Redevelopment is dead. Long live redevelopment.
After naming itself the successor to its dissolved redevelopment agency early in the year, the City of San Diego this summer handed those responsibilities to a new organization known as Civic San Diego.
The new entity was formed by merging the two nonprofit corporations that handled redevelopment tasks in the city’s largest project areas, the Centre City Development Corp. (CCDC) in the downtown area and the Southeastern Economic Development Corp. (SEDC) in the city’s southeastern areas.
Civic San Diego’s board is composed of the seven CCDC board members and two board members from SEDC. The structure of SEDC, if not its autonomy, was retained by making it a subsidiary organization of Civic San Diego, where the rest of the SEDC board will remain in place.
For now, the organization will handle land-use and permitting functions, manage city parking needs and carry out the remaining lists of state-approved redevelopment projects in the CCDC and SEDC project areas.
But supporters of the organization have made clear they envision a bigger role sometime in the future.
“It begins with forming the life raft,” said Councilman and mayoral candidate Carl DeMaio from the council dais, before voting to approve the merger.
At the City Council meeting in which the Civic San Diego plan, favored by Mayor Jerry Sanders, won 7-1 approval, with only Councilwoman Marti Emerald voting against, the mayor’s Senior Policy Advisor David Graham said SEDC’s financial picture meant the merger was the way SEDC staff would have the resources to complete in-progress projects.
Civic San Diego has a $5.9 million budget in its first year in existence.
Initially, the new organization has three primary functions that will generate its funding stream.
For one, successor agencies across the state when redevelopment was ended were tasked with creating an enforceable payment schedule for the defunct agency’s outstanding financial obligations. After conditionally approving those schedules, the State Department of Finance provided the successor agencies with administrative funding to carry out the responsibilities.
That money will now be given to Civic San Diego, accounting for $4.4 million of its initial budget.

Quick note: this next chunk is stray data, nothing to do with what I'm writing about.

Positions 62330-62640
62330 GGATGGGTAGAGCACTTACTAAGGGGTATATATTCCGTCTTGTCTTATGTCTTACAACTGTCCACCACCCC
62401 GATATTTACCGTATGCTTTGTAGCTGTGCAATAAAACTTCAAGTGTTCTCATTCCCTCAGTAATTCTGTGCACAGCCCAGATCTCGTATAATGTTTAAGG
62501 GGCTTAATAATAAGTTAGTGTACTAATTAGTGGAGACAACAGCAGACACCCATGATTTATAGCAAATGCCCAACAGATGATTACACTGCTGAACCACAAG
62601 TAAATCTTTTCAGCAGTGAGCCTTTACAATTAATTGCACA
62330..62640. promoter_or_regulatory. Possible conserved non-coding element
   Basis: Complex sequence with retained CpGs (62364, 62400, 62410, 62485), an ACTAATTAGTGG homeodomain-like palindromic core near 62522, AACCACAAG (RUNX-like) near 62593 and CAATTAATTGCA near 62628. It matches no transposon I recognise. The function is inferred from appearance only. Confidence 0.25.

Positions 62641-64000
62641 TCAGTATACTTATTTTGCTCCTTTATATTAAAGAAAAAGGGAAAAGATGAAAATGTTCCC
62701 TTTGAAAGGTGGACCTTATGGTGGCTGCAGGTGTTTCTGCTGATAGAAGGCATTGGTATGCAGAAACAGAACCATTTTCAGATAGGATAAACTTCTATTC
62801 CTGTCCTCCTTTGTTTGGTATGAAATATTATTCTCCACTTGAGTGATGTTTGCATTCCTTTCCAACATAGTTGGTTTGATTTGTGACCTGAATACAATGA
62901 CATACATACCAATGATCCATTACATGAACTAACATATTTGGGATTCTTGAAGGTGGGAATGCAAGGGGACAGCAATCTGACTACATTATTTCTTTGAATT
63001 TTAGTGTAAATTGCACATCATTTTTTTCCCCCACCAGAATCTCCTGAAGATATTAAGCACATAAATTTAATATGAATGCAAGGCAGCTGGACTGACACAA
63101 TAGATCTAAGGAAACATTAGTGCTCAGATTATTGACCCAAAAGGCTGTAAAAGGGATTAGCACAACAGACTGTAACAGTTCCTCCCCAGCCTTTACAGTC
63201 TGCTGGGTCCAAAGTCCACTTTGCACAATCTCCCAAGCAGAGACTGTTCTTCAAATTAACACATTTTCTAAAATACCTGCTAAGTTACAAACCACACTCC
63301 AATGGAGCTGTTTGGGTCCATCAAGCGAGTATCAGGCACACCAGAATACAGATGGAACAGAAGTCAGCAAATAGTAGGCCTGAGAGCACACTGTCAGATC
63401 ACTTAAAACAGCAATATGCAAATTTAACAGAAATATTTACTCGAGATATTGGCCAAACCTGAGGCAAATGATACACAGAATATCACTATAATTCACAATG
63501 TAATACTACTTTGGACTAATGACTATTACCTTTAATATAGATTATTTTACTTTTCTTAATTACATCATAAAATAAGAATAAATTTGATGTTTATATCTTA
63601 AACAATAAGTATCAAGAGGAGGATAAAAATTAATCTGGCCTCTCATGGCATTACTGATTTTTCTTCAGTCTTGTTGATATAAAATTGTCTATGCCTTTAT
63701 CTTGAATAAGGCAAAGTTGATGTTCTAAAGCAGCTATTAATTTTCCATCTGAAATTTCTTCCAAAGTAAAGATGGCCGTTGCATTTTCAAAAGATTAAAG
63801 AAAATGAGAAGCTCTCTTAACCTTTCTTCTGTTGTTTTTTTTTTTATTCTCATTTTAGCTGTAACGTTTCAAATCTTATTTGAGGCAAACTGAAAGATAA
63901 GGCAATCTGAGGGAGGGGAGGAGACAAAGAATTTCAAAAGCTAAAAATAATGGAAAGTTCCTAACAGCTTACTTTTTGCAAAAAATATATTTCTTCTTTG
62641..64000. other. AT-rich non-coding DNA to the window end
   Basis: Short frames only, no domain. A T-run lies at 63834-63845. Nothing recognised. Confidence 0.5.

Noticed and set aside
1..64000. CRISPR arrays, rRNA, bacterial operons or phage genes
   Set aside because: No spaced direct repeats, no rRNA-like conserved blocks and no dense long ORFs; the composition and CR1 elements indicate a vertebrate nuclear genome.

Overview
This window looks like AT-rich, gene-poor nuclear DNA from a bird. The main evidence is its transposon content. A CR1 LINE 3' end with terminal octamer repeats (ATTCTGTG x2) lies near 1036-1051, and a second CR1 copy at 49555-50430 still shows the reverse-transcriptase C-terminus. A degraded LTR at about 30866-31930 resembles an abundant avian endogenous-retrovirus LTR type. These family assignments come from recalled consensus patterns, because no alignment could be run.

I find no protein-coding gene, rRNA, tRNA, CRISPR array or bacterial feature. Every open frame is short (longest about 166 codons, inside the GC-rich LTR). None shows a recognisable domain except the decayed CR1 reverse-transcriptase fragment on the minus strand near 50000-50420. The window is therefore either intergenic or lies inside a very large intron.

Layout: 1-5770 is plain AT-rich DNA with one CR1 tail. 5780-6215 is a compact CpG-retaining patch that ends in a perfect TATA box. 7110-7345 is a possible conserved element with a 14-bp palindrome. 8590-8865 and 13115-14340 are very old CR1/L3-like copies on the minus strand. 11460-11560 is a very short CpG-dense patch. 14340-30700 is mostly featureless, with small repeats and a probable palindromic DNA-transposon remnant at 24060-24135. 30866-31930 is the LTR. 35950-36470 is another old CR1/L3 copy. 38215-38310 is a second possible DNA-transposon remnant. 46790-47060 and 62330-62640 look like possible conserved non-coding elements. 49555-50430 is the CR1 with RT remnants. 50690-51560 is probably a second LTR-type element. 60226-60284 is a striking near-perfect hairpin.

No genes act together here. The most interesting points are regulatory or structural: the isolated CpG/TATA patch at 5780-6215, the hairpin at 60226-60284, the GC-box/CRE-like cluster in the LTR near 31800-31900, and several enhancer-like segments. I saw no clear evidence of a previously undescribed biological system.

Projects in redevelopment areas that weren’t within the footprints of CCDC and SEDC currently have $3.3 million in state-approved administrative funding. That money and those responsibilities aren’t in Civic San Diego’s purview yet, though the City Council expressed interest in changing that separation at a later date. Because staffers handling those projects are represented by the city’s Municipal Employees Association (MEA), those responsibilities can’t be handed to Civic San Diego until the culmination of negotiations with the labor union.
Civic San Diego will also conduct the city’s land-use and permitting responsibilities in the SEDC and CCDC project areas. CCDC earlier this year began charging processing fees in the downtown area for the first time. Kim Kilkenny, chair of the organization’s board of directors, said then there was enough momentum downtown for developers to handle the new fees, but said the same wasn’t true for the southeastern area.
Though downtown developers didn’t welcome the news of new building fees, they were pleased to learn they’d be a third or half as much as elsewhere in the city.
By opting not to fight the new-but-cheaper fees, developers maintained the presence of the CCDC, which has a developer-friendly reputation because of its ability to process permits in three months or less, far faster than elsewhere in the city.
The new permitting and land-use fees will couple with the funds the CCDC receives for its long-held role administering parking restrictions downtown to make up the remaining $1.5 million of its initial annual budget.
Opponents of the CCDC-SEDC merger, both before and during the City Council vote, said it changes the agencies’ mission from combating blight to processing permits on behalf of developers. They said the end of redevelopment was an opportunity to start from scratch, rather than build on the foundation of two preexisting corporations.
“That’s what it appears from their budget: it’s just permit processing, which is a concern for the affordable housing community, as well as to communities outside of downtown and to labor, that this would be the advocacy arm of developers, especially with a board that’s not representative of broader interests around the city,” said Murtaza Baxamusa, director of planning and development with the Family Housing Corporation and San Diego Building Trades.
He cited a 2009 performance review that said the CCDC at times catered to developers.
In early July, the state legislature passed AB 1484, which mandated that successor agencies return money from their Low and Moderate Housing Funds to the legal entity that created it.
Civic San Diego was forced to make an $89 million payment to the county as a result of that legislation.
A potential future funding source being considered is for Civic San Diego to work as a syndicator on behalf of the city to secure “new market tax credits” in census tracts that meet certain federally mandated requirements.